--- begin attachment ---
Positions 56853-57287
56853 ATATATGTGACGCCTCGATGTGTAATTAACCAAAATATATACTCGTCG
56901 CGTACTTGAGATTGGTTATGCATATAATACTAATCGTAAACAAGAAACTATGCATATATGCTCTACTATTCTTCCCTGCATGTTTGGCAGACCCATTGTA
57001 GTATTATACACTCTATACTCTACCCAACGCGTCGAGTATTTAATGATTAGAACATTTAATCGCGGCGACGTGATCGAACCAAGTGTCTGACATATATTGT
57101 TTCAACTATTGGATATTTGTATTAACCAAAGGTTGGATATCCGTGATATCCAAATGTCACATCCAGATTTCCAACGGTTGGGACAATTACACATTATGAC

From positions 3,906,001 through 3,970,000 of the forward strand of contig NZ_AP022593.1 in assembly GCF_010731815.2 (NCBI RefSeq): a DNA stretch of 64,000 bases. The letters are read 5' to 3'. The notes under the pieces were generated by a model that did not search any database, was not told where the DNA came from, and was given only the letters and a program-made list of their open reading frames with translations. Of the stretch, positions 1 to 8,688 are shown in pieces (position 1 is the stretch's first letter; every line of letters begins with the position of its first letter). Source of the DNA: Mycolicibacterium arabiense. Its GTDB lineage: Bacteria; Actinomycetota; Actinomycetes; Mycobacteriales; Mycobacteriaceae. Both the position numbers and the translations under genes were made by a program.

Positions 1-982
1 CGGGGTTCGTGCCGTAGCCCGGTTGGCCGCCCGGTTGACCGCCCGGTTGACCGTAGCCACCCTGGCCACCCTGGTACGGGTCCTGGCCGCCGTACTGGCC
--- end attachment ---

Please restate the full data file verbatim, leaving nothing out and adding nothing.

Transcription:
Positions 56853-57287
56853 ATATATGTGACGCCTCGATGTGTAATTAACCAAAATATATACTCGTCG
56901 CGTACTTGAGATTGGTTATGCATATAATACTAATCGTAAACAAGAAACTATGCATATATGCTCTACTATTCTTCCCTGCATGTTTGGCAGACCCATTGTA
57001 GTATTATACACTCTATACTCTACCCAACGCGTCGAGTATTTAATGATTAGAACATTTAATCGCGGCGACGTGATCGAACCAAGTGTCTGACATATATTGT
57101 TTCAACTATTGGATATTTGTATTAACCAAAGGTTGGATATCCGTGATATCCAAATGTCACATCCAGATTTCCAACGGTTGGGACAATTACACATTATGAC

From positions 3,906,001 through 3,970,000 of the forward strand of contig NZ_AP022593.1 in assembly GCF_010731815.2 (NCBI RefSeq): a DNA stretch of 64,000 bases. The letters are read 5' to 3'. The notes under the pieces were generated by a model that did not search any database, was not told where the DNA came from, and was given only the letters and a program-made list of their open reading frames with translations. Of the stretch, positions 1 to 8,688 are shown in pieces (position 1 is the stretch's first letter; every line of letters begins with the position of its first letter). Source of the DNA: Mycolicibacterium arabiense. Its GTDB lineage: Bacteria; Actinomycetota; Actinomycetes; Mycobacteriales; Mycobacteriaceae. Both the position numbers and the translations under genes were made by a program.

Positions 1-982
1 CGGGGTTCGTGCCGTAGCCCGGTTGGCCGCCCGGTTGACCGCCCGGTTGACCGTAGCCACCCTGGCCACCCTGGTACGGGTCCTGGCCGCCGTACTGGCC